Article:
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Some Thoughts on IBM's Analyst Summit

James and I had a fascinating chat with two of IBM's more notable executives in the open source / Linux spaces, touching on topics ranging from Ruby's convention-over-configuration paradigm, the actual value of source to end user customers, whether or not closed and open source can work in conjunction with each other, working effectively with communities, and software patents. For the Sun folks in the audience, I did mention Nexenta. For the Ubuntu folks, we also discussed this news.

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More in Tux Machines

Software: Wpm, Wanna, Atelier, Narabu

  • Wpm – Measure Your Typing Speed From Terminal
    How is your weekend going, folks? Today, I’d like to share a command line utility that makes your weekend useful. Say hello to Wpm, a command line utility to test and improve your typing speed. Using Wpm, you can check and measure your typing speed from Terminal in words per minute. You may already be using any GUI-based utilities for this purpose. However, Wpm has many features that any GUI based typing speed tester utilities have.
  • Wanna – A Modern Eye Candy To-Do List App
    Today, we introduce to you a new project that is described in its GitHub page as an implementation of a 21st-century to-do list app. And who will beg to differ when the app is so spectacular it comes along with its own workflow and well-stated philosophy. Wanna is a modern cross-platform and open-source Electron-based To-Do list application with a focus on time management.
  • Monitoring 3DPrinters with Atelier
    One of the features that were asked a lot of times on our Telegram groups was the ability to monitor the 3DPrinter via a stream feed. Since we released the beta version of the AtCore couple weeks ago, we are trying now to get more work done with Atelier. In our project, Atelier is the interface running above AtCore. So it has a lot of more features than the AtCore TestClient has.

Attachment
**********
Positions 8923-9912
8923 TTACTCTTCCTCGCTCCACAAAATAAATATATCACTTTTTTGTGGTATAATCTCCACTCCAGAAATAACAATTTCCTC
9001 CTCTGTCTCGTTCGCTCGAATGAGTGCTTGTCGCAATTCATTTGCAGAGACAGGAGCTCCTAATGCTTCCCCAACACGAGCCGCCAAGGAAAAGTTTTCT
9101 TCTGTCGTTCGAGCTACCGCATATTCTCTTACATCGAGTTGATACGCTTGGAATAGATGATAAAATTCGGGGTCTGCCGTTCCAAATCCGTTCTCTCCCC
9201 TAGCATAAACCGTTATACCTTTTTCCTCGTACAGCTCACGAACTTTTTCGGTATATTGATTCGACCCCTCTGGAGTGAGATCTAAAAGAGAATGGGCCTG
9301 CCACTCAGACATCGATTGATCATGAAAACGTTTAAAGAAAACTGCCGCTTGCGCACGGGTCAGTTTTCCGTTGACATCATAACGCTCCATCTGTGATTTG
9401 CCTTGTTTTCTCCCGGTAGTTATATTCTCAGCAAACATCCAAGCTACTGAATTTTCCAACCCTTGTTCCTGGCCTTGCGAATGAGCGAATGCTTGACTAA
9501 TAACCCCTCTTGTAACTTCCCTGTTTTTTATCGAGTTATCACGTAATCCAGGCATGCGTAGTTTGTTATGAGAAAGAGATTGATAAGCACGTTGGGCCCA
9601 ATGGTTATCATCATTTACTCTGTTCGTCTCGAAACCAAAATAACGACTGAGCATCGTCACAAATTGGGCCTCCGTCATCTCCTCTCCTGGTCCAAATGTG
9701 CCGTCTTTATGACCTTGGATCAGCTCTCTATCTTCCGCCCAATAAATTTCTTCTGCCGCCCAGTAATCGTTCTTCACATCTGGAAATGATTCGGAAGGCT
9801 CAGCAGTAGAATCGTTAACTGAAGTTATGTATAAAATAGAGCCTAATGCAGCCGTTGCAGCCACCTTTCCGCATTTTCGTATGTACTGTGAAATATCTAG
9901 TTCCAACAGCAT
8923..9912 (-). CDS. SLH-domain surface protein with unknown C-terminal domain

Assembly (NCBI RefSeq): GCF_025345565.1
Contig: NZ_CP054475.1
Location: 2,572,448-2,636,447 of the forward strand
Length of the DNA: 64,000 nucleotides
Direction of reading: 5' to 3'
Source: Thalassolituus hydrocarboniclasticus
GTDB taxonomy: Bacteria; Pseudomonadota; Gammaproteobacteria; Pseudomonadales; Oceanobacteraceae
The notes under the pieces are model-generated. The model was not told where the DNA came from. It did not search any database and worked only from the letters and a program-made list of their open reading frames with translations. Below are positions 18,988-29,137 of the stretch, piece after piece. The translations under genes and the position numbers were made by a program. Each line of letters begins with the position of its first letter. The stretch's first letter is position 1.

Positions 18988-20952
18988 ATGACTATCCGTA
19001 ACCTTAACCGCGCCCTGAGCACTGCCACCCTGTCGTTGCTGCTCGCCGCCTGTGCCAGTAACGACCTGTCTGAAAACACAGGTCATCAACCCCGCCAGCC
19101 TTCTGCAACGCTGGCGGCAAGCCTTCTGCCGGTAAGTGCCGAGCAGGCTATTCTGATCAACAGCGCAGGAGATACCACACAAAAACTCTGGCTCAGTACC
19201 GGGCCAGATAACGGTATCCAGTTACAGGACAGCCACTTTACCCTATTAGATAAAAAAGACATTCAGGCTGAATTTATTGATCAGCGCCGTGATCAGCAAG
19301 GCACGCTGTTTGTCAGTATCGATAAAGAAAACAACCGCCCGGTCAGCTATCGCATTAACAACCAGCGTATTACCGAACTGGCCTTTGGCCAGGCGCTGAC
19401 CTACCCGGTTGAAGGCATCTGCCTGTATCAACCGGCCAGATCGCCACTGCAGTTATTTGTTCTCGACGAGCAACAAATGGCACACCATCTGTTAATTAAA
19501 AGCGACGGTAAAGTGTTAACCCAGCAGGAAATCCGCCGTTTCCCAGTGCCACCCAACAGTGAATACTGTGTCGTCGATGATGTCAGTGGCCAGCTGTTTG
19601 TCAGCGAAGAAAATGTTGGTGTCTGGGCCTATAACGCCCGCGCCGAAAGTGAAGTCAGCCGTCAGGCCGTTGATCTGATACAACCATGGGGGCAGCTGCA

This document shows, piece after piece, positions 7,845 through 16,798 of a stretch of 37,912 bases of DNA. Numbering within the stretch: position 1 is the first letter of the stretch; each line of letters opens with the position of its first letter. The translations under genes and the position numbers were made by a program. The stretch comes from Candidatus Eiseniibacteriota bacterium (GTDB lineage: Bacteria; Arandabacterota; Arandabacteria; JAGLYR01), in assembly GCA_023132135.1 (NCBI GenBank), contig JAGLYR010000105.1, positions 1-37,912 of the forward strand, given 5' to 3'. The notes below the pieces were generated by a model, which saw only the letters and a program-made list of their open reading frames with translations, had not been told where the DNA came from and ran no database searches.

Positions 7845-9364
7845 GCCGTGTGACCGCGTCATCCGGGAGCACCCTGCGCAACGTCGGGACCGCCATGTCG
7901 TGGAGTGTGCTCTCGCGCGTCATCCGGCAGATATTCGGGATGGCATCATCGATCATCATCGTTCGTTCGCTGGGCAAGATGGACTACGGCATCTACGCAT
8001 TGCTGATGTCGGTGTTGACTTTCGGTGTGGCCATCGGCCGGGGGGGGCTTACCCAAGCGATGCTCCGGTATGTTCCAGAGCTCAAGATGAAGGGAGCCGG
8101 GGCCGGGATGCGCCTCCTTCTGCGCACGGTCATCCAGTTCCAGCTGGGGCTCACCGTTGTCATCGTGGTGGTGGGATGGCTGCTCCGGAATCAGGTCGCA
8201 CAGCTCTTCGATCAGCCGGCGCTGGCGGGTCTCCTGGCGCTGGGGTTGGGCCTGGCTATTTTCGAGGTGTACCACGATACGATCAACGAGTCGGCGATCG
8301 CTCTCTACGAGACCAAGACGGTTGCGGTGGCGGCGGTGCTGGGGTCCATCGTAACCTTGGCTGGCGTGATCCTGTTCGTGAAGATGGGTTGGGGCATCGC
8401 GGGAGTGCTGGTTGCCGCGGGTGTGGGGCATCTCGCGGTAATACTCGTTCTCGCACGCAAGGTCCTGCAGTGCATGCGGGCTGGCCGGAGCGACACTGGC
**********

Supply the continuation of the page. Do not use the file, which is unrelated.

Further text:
• Introducing Narabu, part 6: Performance
    Narabu is a new intraframe video codec. You probably want to read part 1, part 2, part 3, part 4 and part 5 first. Like I wrote in part 5, there basically isn't a big splashy ending where everything is resolved here; you're basically getting some graphs with some open questions and some interesting observations.

today's howtos

Linux 4.15, Linux 4.16, and Linux Foundation's CNCF and CII

  • Linux 4.15 Gets Fixed To Report Current CPU Frequency Via /proc/cpuinfo
    A change recently in the Linux kernel led the CPU MHz reported value via /proc/cpuinfo to either be the nominal CPU frequency or the most recently requested frequency. This behavior changed compared to pre-4.13 kernels while now it's been fixed up to report the current CPU frequency.
  • Linux 4.16 Will Be Another Big Cycle For Intel's DRM Driver
    We are just through week one of two for the Linux 4.15 merge window followed by eight or so weeks after that before this next kernel is officially released. But Intel's open-source driver developers have already begun building up a growing stack of changes for Linux 4.16 when it comes to their DRM graphics driver.
  • CNCF Wants You to Use 'Certified Kubernetes'
  • Open Source Threat Modeling
    Application threat modeling is a structured approach to identifying ways that an adversary might try to attack an application and then designing mitigations to prevent, detect or reduce the impact of those attacks. The description of an application’s threat model is identified as one of the criteria for the Linux CII Best Practises Silver badge.

Linux World Domination and Microsoft Corruption in Munich